The National League of Cities recently released their report, “Trends in Smart City Development.” The report analyzes smart-city growth and presents best practices. The end users of the “smart city” likely won’t notice these changes, but will eventually see the benefits of these changes. The article paints an interesting look at the future saying, “Autonomous vehicles on our roadways and the data they provide could create environments where traffic lights become obsolete, and traffic itself becomes a thing of the past. Cities can once again be for people rather than cars, as different modes of transportation work in tandem and communicate with each another.”
2) How technology is drastically changing the workplace: An investor’s angle | JLL
JLL’s Capital Markets Research team studied the effects of technology on the commercial real estate market in Asia Pacific. “New smart buildings in Shanghai and Singapore already fetch the highest rents in their respective cities,” Said Myles Huang of JLL’s team in Asia Pacific team. Along with favoring smart buildings, the JLL report shows that capital moves towards cities with the best connectivity. So not only are smart cities going to be changing our day to day lives, they are going to be impacting investment and portfolio analysis and the potential of redevelopment.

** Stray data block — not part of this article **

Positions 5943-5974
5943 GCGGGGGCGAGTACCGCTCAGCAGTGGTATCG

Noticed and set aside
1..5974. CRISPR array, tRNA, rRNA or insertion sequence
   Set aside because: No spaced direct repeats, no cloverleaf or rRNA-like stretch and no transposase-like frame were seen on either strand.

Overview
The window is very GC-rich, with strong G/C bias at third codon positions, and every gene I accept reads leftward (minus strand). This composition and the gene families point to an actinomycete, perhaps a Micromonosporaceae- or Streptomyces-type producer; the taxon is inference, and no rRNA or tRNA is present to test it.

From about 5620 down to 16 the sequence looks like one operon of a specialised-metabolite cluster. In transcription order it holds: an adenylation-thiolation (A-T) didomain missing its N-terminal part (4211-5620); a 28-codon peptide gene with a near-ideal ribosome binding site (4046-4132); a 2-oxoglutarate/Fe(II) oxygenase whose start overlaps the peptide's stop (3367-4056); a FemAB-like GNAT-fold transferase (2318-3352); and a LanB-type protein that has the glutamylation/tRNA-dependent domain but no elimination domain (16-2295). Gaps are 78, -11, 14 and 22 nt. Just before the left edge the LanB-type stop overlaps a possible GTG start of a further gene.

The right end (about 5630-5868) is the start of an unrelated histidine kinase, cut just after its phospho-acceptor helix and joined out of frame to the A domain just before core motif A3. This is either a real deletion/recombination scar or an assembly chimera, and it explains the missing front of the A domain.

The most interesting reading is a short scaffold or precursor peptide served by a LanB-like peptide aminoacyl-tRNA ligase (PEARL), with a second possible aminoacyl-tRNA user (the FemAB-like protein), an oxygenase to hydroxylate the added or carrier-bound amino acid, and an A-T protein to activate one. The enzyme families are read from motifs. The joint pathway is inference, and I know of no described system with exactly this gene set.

On Wednesday, unless you were camping, without your phone, on a deserted island, you definitely heard about and probably experienced trouble with Amazon’s cloud storage service. Wired summed up the issue nicely saying, “So many sites and apps are down that it feels almost like the internet itself is malfunctioning.” Our CTO Ben Lucchesi reminded me that this sort of thing used to happen at least once a month when companies were handling their own hosting. The S3 storage service alone hosts about 1.6 times more data than its major competitors combined, so when Amazon runs into the occasional issue we’re all going to see the effects.
Americans spent $122.9 billion on ecommerce sales in November and December 2016 a 12.6 percent increase over 2015. At that same time, we saw retailers like Sport Chalet, Sports Authority, Macy’s and Kmart/Sears announce store closings. ULI points out that there has been increased vacancy, but some of the retail inventory is being adapted or redeveloped to other uses. The expanding sectors adapting to these spaces are dining, food stores and gyms/specialty fitness facilities.
MarketWatch offered a pragmatic option on US consumer confidence this week. While the survey of consumer confidence rose to 114.8 last month, MarketWatch pointed out that, “The rise in confidence, however, offers no bet the economy will perform up to the heightened expectations of consumers. The correlation between the two is iffy at best, economists point out.” Stephen Stanley, chief economist of Amherst Pierpont Securities did end the piece on a relative high note saying, “Optimism is better than pessimism for sure, but I would not want to leave the impression that the sky-high confidence readings are a guarantee of anything.”